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Infrastructure blog

6 ways Northern Ireland can boost its resilience to climate change

19 April 2024

To make infrastructure more resilient, behaviours must change, but the solutions are already there, writes ICE Fellow Chris Caves.

6 ways Northern Ireland can boost its resilience to climate change
The Connswater Community Greenway in Belfast. Image credit: Paul Lindsay/Chris Hill Photography

Infrastructure supports our communities, economy and essential services.

It connects us with the natural environment, and it connects us as people.

Having resilient infrastructure is increasingly important in the face of extreme weather events caused by climate change.

This is further highlighted by the ever-more interconnected and interdependent nature of our infrastructure networks.

What affects one infrastructure system can cascade across the wider network, leading to significant impacts on fundamental services and the communities they serve.

Northern Ireland’s drive to improve

The Northern Ireland Executive return earlier this year has seen a renewed drive to lead improvements across all the devolved government’s departments.

However, the impacts of ongoing economic challenges are felt here as in many other jurisdictions around the world.

It’s clear that there will be competing priorities and difficult decisions to take when public spending is under continuing pressure.

Within this landscape, it’s vital that investment is prioritised on the understanding that the delivery of national objectives will rely heavily on resilient and quality infrastructure that’s fit for the future.

Furthermore, focusing on infrastructure resilience must go hand-in-hand with efforts to reach net zero carbon emissions targets.

Achieving net zero is the necessary path to limiting the worst impacts of climate change yet to come.

Resilient infrastructure for Northern Ireland

Resources are scarce, so there’s a need for smart thinking – luckily, the expertise exists to support decision-makers.

The ICE has published a new report, titled Resilient infrastructure for Northern Ireland: planning, delivering, operating and maintaining infrastructure for our future.

The report examines infrastructure progress and takes stock of the impacts of extreme weather events.

The report then looks at good practice and makes six recommendations for infrastructure policy makers, stakeholders and professionals:

1. Establish the priorities

Establishing an independent and expert advisory body would be a positive step.

Akin to infrastructure commissions in other jurisdictions, it could help deliver a collective set of priorities that enable Northern Ireland to boost its climate resilience.

Its expertise would also support decision-makers, acting as a guiding mind, in navigating competing priorities and addressing risks and the potential for cascading failures.

This would enable prioritised investment and policy to feed into an infrastructure strategy.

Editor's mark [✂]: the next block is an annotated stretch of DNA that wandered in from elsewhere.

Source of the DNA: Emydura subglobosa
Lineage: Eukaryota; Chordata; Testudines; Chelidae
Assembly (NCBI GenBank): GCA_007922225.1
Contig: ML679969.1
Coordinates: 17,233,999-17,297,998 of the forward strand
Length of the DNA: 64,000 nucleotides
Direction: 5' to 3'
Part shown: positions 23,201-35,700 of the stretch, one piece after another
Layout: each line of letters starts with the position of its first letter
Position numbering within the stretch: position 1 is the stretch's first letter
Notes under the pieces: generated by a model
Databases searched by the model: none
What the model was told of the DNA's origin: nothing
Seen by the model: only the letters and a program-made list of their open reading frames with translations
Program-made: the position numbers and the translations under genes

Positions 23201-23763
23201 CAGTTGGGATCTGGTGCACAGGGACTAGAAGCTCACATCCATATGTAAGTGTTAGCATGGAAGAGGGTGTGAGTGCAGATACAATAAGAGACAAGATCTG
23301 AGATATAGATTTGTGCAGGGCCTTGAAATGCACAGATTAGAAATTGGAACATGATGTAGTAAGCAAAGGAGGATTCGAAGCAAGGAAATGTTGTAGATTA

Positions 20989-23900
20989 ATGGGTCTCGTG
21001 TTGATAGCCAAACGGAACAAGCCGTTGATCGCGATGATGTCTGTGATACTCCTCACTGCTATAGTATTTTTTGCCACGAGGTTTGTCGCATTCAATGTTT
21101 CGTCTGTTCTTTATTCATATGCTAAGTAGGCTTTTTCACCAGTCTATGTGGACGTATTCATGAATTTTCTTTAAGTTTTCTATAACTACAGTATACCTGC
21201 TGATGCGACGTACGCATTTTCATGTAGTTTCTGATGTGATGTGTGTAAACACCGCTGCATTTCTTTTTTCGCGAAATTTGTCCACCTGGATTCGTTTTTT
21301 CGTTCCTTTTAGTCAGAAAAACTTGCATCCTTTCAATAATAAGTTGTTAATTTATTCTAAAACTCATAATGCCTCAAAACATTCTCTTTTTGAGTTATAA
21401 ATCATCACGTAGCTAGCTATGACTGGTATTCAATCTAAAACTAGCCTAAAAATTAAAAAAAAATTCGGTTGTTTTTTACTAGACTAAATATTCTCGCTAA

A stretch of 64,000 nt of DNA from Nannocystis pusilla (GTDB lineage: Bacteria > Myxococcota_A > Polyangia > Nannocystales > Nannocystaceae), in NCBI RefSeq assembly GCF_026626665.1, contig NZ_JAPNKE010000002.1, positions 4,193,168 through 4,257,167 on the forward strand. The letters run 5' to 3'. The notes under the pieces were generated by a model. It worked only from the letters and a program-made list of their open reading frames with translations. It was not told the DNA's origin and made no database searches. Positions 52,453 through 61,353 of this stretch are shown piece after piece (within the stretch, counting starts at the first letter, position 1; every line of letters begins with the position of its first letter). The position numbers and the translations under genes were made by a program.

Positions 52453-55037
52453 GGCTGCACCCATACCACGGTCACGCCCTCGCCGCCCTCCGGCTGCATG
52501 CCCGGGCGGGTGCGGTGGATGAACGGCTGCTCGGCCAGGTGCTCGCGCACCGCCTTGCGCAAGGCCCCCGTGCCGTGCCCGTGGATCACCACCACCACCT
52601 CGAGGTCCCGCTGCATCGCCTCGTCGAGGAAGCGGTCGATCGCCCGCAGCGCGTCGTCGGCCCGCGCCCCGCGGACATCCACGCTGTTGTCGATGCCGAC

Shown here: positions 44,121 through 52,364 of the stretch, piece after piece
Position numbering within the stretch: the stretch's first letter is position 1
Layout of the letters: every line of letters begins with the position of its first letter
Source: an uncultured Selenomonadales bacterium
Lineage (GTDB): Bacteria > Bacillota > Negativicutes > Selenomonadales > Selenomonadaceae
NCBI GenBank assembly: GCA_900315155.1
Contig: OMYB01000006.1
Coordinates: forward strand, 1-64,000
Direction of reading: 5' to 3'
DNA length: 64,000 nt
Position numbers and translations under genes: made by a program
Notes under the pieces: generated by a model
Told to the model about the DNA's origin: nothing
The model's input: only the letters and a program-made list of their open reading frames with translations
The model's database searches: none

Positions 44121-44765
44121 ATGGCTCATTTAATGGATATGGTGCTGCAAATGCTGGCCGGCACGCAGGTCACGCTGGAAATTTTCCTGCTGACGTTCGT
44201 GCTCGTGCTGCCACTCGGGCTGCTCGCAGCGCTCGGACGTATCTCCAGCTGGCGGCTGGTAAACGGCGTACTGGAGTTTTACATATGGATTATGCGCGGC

2. Resilience-led decision-making

Infrastructure stakeholders need to develop processes for climate adaptation and resilience quickly and effectively.

Adaptation measures should be planned at sector or system levels, rather than for individual assets (ie specific buildings, roads, etc.).

3. Co-ordinated investment

Climate change and other risks will lead to increased costs, whether through proactive or reactive action. Being prepared will reduce its impacts.

Government departments will need to work together to make the best use of limited public money. The annual funding cycles currently used are simply not fit for purpose.

Co-ordinated and prioritised investment will provide maximum long-term benefits, whether in good times or bad.

4. Embrace our strengths

As one consultee for the report put it, in Northern Ireland, “we all know each other”.

We shouldn’t underestimate the importance of this.

Infrastructure leaders, from clients to engineers, must celebrate and make use of the agility provided by the country’s size and scale.

There’s great potential for collaboration, innovation and co-creation.

5. Harness nature

A nature-positive approach to climate action can bring physical, environmental, and social resilience benefits.

Using green infrastructure in projects can help meet targets for carbon and biodiversity, attract green finance investment and improve public perception.

Policy makers must work in harmony with nature and ensure this is prioritised by those designing and developing projects.

6. Think differently, do differently

Engineers are vital to infrastructure resilience and have a significant role to play in creating and designing the solutions to deliver it.

They should be encouraged to test innovative solutions, deliver best practice and establish a new direction for infrastructure resilience.

If behaviours are to change, engineers must provide the solutions to enable this, from safe spaces for active travel to systemic catchment-scale nature-based interventions for resilience.

The solutions are out there

A clear message throughout the consultations for the report is that there’s opportunity to leverage Northern Ireland’s unique size and scale, with its strength and depth of expertise.

Collaborating more to drive collective action should be well within our grasp.

We all need to do things differently and face our new future - but the solutions are out there.

  • Chris Caves, North Transport Group Leader at Arup